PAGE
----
's Family Law Section was asked to appoint a committee to work with the committee from the NCCUSL. The initial draft of the Uniform Marriage and Divorce Law written by the NCCUSL committee would direct judges to grant the petitioner's request to end the marriage if the judge found that the marriage was "irretrievably broken", a term which this draft did not define. Because the term "irretrievably broken" was not defined, the committee from the American Bar Association (ABA) Family Law Section disapproved of this draft of the Uniform Marriage and Divorce Act. In response, the NCCUSL committee added a 180-day separation requirement in order for judges to find that the marriage had been irretrievably broken. However, the NCCUSL committee also added language to allow judges to grant a petitioner a divorce if "there is serious marital discord adversely affecting one or both parties toward the marriage."

The committee from the ABA Family Law Section objected to the ability of a petitioner to avoid the 180-day separation requirement by asserting "serious marital discord." In his letter recommending that the American Bar Association House of Delegates not approve the amended draft proposed by the NCCUSL, Arnold J. Gibbs, the chairman of the ABA Family Law Section, stated that the NCCUSL proposed draft created a rubber stamp type of divorce procedure. Mr. Gibbs wrote the following:
"The creation of a mere 'rubber stamp type' of divorce procedure would not be in the best interests of the family, its individual members, and society in general."

Copies of the recommendation to disapprove the NCCUSL's amended draft were provided to the National Conference of Commissioners of Uniform State Laws (NCCUSL), Young Lawyers Section and the National Association of Women Lawyers (NAWL). The committee from the NCCUSL refused to further amend its draft of the Uniform Marriage and Divorce Act.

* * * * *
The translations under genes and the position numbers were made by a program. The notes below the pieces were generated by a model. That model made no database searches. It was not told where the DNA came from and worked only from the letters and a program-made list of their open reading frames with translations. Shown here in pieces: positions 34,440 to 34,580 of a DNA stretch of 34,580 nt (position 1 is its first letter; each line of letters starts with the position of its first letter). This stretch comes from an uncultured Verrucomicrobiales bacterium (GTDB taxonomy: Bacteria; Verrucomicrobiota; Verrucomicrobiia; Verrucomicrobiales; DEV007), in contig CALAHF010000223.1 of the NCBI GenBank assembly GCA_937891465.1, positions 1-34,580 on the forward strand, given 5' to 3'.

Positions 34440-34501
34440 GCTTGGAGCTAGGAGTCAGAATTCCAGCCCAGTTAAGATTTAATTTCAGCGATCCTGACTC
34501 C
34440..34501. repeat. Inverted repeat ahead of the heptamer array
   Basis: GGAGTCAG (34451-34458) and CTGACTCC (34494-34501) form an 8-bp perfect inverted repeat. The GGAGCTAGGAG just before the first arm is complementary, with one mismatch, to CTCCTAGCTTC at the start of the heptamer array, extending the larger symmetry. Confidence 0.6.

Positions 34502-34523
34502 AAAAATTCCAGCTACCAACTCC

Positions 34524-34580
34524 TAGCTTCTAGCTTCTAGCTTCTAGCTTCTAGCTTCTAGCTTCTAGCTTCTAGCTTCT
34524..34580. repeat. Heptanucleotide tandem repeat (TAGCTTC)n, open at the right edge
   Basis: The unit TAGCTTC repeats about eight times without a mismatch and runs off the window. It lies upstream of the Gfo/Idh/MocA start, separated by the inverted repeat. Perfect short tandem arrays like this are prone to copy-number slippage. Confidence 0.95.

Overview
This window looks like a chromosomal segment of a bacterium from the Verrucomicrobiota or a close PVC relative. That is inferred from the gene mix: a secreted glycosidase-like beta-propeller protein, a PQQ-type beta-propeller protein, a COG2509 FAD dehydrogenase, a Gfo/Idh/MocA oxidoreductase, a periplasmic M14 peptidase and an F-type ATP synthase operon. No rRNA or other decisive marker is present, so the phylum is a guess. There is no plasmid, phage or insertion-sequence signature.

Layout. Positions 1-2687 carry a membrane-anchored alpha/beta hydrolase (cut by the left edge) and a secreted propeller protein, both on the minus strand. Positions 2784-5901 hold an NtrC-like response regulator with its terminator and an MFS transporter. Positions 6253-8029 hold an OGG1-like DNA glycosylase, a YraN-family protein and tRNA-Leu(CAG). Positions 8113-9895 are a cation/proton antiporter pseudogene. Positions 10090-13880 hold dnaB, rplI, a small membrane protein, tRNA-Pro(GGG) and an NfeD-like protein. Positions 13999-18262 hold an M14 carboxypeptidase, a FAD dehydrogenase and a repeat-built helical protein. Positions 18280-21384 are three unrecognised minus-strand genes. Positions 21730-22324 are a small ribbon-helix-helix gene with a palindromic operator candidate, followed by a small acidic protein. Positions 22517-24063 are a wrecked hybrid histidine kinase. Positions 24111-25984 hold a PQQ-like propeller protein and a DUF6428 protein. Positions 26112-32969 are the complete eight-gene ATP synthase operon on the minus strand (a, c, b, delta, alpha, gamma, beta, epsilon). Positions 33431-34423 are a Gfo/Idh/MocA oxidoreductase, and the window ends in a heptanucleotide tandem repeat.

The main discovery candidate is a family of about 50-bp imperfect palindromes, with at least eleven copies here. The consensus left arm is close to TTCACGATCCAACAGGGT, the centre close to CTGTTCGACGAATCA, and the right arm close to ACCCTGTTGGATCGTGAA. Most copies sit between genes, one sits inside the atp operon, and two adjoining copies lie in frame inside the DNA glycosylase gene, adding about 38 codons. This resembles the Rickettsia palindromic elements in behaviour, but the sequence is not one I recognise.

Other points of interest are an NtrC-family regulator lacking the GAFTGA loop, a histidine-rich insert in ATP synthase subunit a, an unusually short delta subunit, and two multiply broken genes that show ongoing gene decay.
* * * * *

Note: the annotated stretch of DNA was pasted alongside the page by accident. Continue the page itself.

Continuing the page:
At the 1974 midwinter meeting of the American Bar Association in Houston, Council members of the Family Law Section indicated dissatisfaction with the public image the section was getting from its opposition to the NCCUSL's draft of the Uniform Marriage and Divorce Act. In a policy statement the ABA Family Law Section chose to recognize separation only as conclusive evidence of marital breakdown and not as an unbending test, implying that other evidence to establish marital breakdown would be admissible."

The adoption of no-fault divorce laws by the other states

By 1977, nine states had adopted no-fault divorce laws, and by late 1983, every state but South Dakota
South Dakota
South Dakota is a state located in the Midwestern region of the United States. It is named after the Lakota and Dakota Sioux American Indian tribes. Once a part of Dakota Territory, South Dakota became a state on November 2, 1889. The state has an area of and an estimated population of just over...

 and New York
New York
New York is a state in the Northeastern region of the United States. It is the nation's third most populous state. New York is bordered by New Jersey and Pennsylvania to the south, and by Connecticut, Massachusetts and Vermont to the east...

 had adopted some form of no-fault divorce (although some forms were not as easy to obtain as that in California). South Dakota adopted no-fault divorce in 1985. Until August 2010, New York still lacked a unilateral "no-fault" divorce statute; under New York divorce law